Advice Column: Sick Pay
I was recently off work through ill-health but my employer has said that I’m not entitled to sick pay. Is this right?
Without knowing more about your employment contract it is hard to say whether or not you are entitled to sick pay. However there is national research which has found that some employers are tricking people out of pay when they are off work because of illness or injury.
Tactics used by employers include:
- Cancelling people’s shifts after they call in sick, so that it looks like they aren’t meant to be working
- Reducing people’s wages and downplaying their working hours so they don’t meet the £112 earnings threshold
- Saying that they need a GP note as evidence they’re ill for even a few days off, even though people can self-certify for up to 7 days
- Refusing to fill in a HMRC sick pay form, which would make employers explain their reasons for not paying
- Sacking people rather than paying them.
Despite employers’ attempts to dodge sick pay, people who have their hours changed for example will often still be eligible – but don’t realise that they are.
Examples seen by Citizens Advice include one man who worked 5 days a week in a factory, but had a casual contract stating he worked 7 hours. When he was off sick, his employer tried to deny him sick pay on the basis he didn’t work enough hours or earn enough, although in practice he did.
Many workers are entitled to sick pay and it’s very concerning that some employers are going to lengths to avoid giving people the pay they’re owed.
The last thing people should be worrying about when they’re unable to work is not being paid properly. Time off is not only important while people recover, but it stops them from being left with a hole in their finances they are unable to fill.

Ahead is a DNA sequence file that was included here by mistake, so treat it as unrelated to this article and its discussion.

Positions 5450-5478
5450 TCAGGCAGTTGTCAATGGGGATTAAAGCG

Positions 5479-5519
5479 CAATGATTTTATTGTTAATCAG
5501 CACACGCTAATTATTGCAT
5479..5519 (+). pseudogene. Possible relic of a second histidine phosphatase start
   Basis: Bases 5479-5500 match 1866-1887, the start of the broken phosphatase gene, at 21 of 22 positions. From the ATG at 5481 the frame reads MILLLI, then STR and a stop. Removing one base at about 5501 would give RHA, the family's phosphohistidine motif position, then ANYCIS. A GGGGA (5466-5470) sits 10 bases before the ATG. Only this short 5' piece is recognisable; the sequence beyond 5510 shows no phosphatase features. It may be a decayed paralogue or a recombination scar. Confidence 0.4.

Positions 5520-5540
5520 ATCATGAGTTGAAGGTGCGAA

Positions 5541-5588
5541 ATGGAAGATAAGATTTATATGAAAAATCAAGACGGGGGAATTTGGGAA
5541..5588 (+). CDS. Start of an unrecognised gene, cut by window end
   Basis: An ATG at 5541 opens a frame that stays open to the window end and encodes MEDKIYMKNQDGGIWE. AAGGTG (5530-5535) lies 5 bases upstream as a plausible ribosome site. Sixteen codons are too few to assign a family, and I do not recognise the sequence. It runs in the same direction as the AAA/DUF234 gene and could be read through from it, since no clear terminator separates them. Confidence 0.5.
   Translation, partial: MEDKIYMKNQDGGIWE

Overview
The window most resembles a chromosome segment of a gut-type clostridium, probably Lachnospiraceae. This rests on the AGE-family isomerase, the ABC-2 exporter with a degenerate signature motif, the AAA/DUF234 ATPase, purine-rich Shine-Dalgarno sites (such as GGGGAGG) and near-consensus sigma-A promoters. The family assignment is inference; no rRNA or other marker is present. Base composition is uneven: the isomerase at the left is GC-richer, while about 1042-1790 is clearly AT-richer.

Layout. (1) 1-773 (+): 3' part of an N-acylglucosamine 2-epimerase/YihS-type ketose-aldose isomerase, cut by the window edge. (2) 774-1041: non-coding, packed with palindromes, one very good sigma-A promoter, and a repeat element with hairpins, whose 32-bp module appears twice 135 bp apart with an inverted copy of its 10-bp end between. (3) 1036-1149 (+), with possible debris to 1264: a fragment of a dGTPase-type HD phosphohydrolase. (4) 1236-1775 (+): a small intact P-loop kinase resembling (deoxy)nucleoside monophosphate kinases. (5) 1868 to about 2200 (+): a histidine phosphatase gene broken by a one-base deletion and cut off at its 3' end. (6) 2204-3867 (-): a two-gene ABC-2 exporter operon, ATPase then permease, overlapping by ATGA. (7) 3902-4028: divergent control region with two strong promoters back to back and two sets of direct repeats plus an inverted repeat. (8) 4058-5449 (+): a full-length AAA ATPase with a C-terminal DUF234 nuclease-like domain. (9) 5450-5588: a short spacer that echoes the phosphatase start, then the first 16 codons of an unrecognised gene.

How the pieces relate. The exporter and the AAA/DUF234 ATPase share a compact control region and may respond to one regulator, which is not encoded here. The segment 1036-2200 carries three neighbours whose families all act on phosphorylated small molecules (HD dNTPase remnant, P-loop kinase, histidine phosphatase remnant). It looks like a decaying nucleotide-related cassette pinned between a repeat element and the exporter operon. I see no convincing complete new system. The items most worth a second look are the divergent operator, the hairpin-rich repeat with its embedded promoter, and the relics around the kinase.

If you think you’re owed sick pay but your employer won’t pay, contact Citizens Advice Carlisle & Eden for help.
How does sick pay work?
Statutory sick pay (SSP) is payable for up to 28 weeks of sick leave and is currently £88.45 per week. Some workers receive what’s called contractual sick pay on top of SSP, so they’ll be paid full pay for a certain number of weeks for example. SSP is paid by your employer in the same way that you normally get paid.
Who is entitled to sick pay?
You don’t have to be a full time employee to get statutory sick pay (SSP). You can also get it if you’re on a fixed term contract, work part-time, work through an agency or on a zero-hours contract.
You qualify if:
- You normally earn more than £112 a week.
- You’re sick for more than four days in a row, including non-working days. You’ll get sick pay from the fourth working day of your illness, unless you’ve been off sick in the last 8 weeks – then you’ll get paid from the first working day.
- You follow your employer’s’ rules about reporting sickness absence. Most employers ask you to provide a sick note if you’re off sick for more than 7 days for example. If there aren’t any rules, make sure you call in sick as soon as you need to take time off work, and ask if there’s anything else you need to do to record your sickness.
- Entitled to extra sick pay? – Some employers pay more than statutory sick pay, for example paying your wages in full for a certain time period. This is called contractual sick pay. The details should be in your contract, staff handbook or on the intranet.
- Work a zero hours contract? If you’re on a zero hours contract and work regularly for the same employer you’re still entitled to sick pay as long as you normally earn more than £112 a week before tax.
- Employer says you’re not entitled? Ask them to fill in the government sick pay form explaining their reasons. Once you’ve got it, contact HM revenue and customs (HMRC). They will ask you about your circumstances and make a decision about whether you are owed sick pay or not.
- Employer still won’t pay? If HMRC have said that you are owed sick pay, then your employer has to pay this to you. If they refuse, contact ACAS early conciliation service who will negotiate with your employer. The final step is taking your employer to a tribunal – though beware that you will need to pay a fee.
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